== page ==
Texas is at it again. Last week, the state announced a new rule that would require fetal remains to be cremated regardless of gestational age and, now, state health officials have released an updated version of a booklet doctors must give to women seeking abortions — and it’s littered with biased and inaccurate information.
A 2003 law requires that clinicians give materials to women that describe the characteristics of the unborn child at two-week increments and any health risks associated with the procedure 24 hours before a scheduled abortion. (They have to get a sonogram then, too.)
The law says that any materials “must be objective and nonjudgmental and be designed to convey only accurate scientific information about the unborn child at the various gestational ages,” but using the phrase “your baby” 79 times in the booklet is neither objective nor accurate. Consider this sentence from the section
on development: At 4 weeks’ gestation, “your baby is scientifically referred to
as an embryo.” The previous version of the booklet favored the phrase “unborn child.”
In a section about abortion risks, death is listed first. The stats are accurate (about 0.7 deaths for every 100,000 legal abortions) but the booklet misrepresents how the risk of death following an abortion compares to the maternal mortality rate. Of the risk of death following childbirth, it says: “very rare — 1.7 in-hospital deaths occurring after delivery per 100,000 vaginal deliveries during 2000-2006.” The total maternal mortality rate (not just in hospitals) was 15.9 deaths per 100,000 births in 2012. A study in the journal Obstetrics & Gynecology that looked at data from 2014 determined the rate was higher, at 23.8, and Texas was particularly bad at 35.8.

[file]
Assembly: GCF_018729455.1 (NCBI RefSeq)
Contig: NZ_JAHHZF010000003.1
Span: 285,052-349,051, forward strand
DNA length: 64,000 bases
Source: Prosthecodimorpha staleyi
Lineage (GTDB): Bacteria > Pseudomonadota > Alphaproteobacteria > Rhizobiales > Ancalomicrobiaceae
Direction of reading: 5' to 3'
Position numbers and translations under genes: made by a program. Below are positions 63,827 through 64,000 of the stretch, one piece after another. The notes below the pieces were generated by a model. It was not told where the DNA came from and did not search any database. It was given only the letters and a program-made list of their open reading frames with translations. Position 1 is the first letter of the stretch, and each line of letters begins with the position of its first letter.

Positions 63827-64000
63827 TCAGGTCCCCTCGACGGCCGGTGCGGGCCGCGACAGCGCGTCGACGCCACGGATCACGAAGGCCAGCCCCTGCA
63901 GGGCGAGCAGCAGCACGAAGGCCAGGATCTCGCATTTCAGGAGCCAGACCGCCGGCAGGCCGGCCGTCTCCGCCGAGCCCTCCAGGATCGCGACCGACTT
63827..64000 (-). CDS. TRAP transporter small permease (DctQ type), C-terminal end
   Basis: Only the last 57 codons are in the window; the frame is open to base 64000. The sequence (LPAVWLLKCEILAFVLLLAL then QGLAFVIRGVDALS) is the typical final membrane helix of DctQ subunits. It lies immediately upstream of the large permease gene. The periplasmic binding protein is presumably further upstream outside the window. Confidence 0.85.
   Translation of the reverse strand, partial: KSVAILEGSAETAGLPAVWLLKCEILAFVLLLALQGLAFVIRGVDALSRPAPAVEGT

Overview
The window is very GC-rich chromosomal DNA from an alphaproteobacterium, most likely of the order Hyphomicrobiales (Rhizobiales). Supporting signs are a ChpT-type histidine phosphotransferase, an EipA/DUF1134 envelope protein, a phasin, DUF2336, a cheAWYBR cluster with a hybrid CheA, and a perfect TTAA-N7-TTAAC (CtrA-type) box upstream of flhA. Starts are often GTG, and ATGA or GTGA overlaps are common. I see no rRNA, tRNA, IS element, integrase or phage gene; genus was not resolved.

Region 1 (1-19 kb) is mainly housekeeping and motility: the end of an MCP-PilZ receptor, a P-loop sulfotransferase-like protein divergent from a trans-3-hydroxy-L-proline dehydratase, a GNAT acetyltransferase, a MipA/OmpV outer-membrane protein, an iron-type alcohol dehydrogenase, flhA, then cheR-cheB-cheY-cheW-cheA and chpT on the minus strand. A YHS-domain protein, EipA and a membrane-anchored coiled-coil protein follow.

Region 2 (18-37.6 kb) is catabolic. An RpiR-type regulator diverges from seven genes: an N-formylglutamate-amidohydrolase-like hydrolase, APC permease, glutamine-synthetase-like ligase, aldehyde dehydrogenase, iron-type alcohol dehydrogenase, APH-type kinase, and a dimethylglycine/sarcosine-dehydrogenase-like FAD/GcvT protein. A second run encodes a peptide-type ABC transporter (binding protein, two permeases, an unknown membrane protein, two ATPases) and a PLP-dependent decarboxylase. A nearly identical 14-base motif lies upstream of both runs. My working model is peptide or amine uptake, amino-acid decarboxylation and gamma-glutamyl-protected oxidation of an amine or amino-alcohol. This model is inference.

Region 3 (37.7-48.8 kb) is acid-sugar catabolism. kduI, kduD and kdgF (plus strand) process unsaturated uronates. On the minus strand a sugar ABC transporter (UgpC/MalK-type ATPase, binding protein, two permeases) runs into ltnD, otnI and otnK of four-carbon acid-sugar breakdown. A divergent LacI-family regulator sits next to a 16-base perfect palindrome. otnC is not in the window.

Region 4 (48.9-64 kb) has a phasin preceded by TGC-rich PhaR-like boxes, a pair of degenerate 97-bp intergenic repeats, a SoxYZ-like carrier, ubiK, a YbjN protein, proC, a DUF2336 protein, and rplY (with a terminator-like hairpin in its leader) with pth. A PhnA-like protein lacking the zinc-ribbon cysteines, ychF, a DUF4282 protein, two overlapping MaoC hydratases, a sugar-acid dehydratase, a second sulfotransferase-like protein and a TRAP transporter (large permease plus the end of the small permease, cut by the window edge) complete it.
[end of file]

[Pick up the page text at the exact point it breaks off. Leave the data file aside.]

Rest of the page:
It also falsely suggests that having an abortion means you won’t have increased protection against breast cancer that comes with pregnancy. Both the American Cancer Society and the American College of Obstetricians and Gynecologists refute that there’s a causal relationship between abortion and breast cancer, citing multiple studies. The booklet also says that women who have abortions might become depressed, suicidal, or infertile, without citing any evidence.